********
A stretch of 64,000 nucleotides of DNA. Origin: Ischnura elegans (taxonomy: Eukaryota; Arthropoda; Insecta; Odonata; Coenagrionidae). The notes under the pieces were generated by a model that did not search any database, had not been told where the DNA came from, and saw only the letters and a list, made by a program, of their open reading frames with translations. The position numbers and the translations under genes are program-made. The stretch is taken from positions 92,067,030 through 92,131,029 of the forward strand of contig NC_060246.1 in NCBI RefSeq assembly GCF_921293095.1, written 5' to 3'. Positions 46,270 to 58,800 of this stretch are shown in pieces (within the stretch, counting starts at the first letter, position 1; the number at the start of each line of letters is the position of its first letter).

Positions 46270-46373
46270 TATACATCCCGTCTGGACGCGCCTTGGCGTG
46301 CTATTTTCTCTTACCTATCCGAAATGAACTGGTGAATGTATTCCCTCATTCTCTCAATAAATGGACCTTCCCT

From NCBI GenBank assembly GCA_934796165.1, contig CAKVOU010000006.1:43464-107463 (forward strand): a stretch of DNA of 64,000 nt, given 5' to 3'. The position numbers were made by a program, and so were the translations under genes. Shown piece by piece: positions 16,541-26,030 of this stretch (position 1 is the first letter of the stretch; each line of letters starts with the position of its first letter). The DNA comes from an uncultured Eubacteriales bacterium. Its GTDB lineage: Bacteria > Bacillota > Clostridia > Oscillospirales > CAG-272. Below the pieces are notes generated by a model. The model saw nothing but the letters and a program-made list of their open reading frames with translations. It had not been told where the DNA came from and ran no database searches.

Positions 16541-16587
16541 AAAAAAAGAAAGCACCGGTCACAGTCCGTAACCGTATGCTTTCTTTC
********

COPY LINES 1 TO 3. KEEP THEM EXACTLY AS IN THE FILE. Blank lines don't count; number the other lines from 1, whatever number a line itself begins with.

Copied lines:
A stretch of 64,000 nucleotides of DNA. Origin: Ischnura elegans (taxonomy: Eukaryota; Arthropoda; Insecta; Odonata; Coenagrionidae). The notes under the pieces were generated by a model that did not search any database, had not been told where the DNA came from, and saw only the letters and a list, made by a program, of their open reading frames with translations. The position numbers and the translations under genes are program-made. The stretch is taken from positions 92,067,030 through 92,131,029 of the forward strand of contig NC_060246.1 in NCBI RefSeq assembly GCF_921293095.1, written 5' to 3'. Positions 46,270 to 58,800 of this stretch are shown in pieces (within the stretch, counting starts at the first letter, position 1; the number at the start of each line of letters is the position of its first letter).

Positions 46270-46373
46270 TATACATCCCGTCTGGACGCGCCTTGGCGTG